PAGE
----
Spock nodded.  “Yes, as head of the Science department, I have an office.  Just as, you, as head of your department have your own office.”  Spock extended his hand.  “Now please, Doctor McCoy, let us adjourn to said office.”


Reluctantly, the doctor stood.  He wobbled a bit and caught the proffered hand.  “Maybe I could use some fresh air.” he mumbled. 


“Doctor, the same air recycler system operates throughout the ship.   The air in the corridor is neither fresher nor staler than the air here in the Officer's Mess.”


Leonard peered at him.  “Are you sure?  It seems kinda stuffy in here or maybe that's just you.”


“I rescind my former statement.  The air in here does seem to be polluted, or maybe that's just you.”  He turned and headed for the door.  McCoy followed muttering under his breath.


Two levels down and aft of their last position they stopped at a small gray room in the back of the biology lab.  It was barely big enough to contain two chairs and a desk with a monitor and keyboard.  Several data disk were stacked neatly on the corner.  A bent nine-iron was mounted on the wall.


McCoy almost laughed when he was the golf club, a reminder of happier times together with his former lover.   Just to be contrary, he moved the guest chair to right of center and put his feet up on the corner of Spock's desk, knocking the disks awry.


The commander sighed inwardly and spared a glance at the nine-iron.  It hung there as a reminder to keep his cool and that Terrans and their ephemera were fragile. He sat in his seat and looked steadily at the only human that could make him aggravate him enough to twist a titanium shaft into a circle.


McCoy spoke first.  “Well, Spock, I love what you've done with the place.  You must give me the name of your decorator.” 


“Tis a small thing but mine own.”  Spock acknowledged.  “Doctor would you care for another coffee?”

He reached for the replicator slot behind his desk.


Leonard opened his mouth to say no dammit, but changed his mind.  “Yea, you remember how I like it?”


“Sweet, hot and extra strong.”  Only his Vulcan physiological control kept him from blushing.  He tapped out his guest's order and requested a peppermint tea for himself.  After all it had been a trying past few days. 


When the doctor received his mug, he opened his smock and pulled out a small flask, he poured a good measure of rum into the steaming beverage.  He caught Spock's eye.  “Want some?”  he offered returning his host courtesy.  He'd be damned if Vulcan hospitality would out do Southern hospitality. He wondered what the hell was going on; people were dead and here Spock  was starting a coffee clatch., fer cryin' out loud!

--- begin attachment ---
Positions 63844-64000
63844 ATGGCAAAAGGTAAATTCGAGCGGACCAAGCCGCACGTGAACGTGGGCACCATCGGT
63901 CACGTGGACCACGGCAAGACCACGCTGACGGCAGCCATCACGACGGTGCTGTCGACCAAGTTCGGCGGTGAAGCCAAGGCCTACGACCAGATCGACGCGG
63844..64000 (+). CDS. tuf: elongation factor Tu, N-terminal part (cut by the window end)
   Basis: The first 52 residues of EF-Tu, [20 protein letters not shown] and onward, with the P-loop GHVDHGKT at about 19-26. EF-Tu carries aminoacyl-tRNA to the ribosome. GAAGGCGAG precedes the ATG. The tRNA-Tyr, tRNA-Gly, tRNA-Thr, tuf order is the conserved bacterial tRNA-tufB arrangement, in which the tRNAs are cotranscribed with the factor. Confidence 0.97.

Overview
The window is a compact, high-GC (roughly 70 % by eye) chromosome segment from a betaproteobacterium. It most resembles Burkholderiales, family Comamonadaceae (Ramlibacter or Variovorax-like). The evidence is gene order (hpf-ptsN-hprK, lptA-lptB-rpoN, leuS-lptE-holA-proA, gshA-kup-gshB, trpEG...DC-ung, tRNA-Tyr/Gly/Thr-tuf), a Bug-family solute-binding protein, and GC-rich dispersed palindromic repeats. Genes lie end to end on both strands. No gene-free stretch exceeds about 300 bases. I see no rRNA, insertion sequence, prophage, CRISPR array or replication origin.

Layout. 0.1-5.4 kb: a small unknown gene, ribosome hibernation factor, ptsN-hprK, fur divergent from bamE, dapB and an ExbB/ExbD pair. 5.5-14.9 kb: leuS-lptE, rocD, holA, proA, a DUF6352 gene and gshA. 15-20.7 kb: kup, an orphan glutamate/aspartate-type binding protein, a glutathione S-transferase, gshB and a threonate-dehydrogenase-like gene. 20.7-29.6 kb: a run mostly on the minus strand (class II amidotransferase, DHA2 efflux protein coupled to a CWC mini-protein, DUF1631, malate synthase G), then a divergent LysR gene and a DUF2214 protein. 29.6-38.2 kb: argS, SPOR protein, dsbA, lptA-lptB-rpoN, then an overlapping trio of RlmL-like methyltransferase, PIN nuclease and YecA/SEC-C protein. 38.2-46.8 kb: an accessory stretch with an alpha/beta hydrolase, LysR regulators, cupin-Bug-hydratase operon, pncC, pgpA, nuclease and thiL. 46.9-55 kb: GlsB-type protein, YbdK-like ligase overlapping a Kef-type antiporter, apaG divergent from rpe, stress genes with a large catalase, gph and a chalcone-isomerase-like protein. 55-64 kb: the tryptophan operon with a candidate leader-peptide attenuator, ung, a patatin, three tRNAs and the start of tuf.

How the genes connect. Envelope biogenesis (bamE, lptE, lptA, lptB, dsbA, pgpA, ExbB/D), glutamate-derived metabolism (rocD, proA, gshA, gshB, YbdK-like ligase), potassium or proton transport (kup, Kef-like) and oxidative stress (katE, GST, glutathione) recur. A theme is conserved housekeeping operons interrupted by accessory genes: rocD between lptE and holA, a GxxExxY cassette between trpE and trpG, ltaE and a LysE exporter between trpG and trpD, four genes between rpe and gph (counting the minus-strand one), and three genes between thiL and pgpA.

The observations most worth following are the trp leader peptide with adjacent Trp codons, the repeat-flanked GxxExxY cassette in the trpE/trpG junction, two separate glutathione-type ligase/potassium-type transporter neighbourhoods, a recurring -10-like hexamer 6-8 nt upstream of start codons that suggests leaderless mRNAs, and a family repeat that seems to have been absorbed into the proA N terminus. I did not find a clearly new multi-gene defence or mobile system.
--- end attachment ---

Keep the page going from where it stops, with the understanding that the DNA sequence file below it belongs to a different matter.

“Alcohol has no effect on me.” Science Officer Spock turned his monitor so that he and his guest could see the screen.  Several sets of equations filled the screen.  “As you can see, Doctor, I have been trying to get us back to where we started from three days ago.”


McCoy stared at the monitor.  “It's all Greek to me.  I'll have to take your word for it.”  He waved his hand.  “Does any of this help us?”




“No, then why are you wasting my time with it?!” 


“I was endeavoring to explain.  When I have not been assisting Mr. Scott with his recalibration of the warp engines, I have been here trying to undo the damage the Psi 2000 virus affected crewmen inflected on the Enterprise.”  He drew a haggard breath.  “The last three days were difficult for me as well.”


“Even for you?  I thought you nothing could effect that logical Vulcan demeanor of yours?”


“Even for me.” The Vulcan thought back to his outburst in the conference room and the smashed monitor.  “I analyzed the data from the solar sling shot to ascertain exactly how we traveled back in time and whether we could reach Psi 2000 in time to circumvent that tragic chair of events.” 


McCoy perked up.  For the first time in hours he felt a glimmer of hope. “Now you're talking.”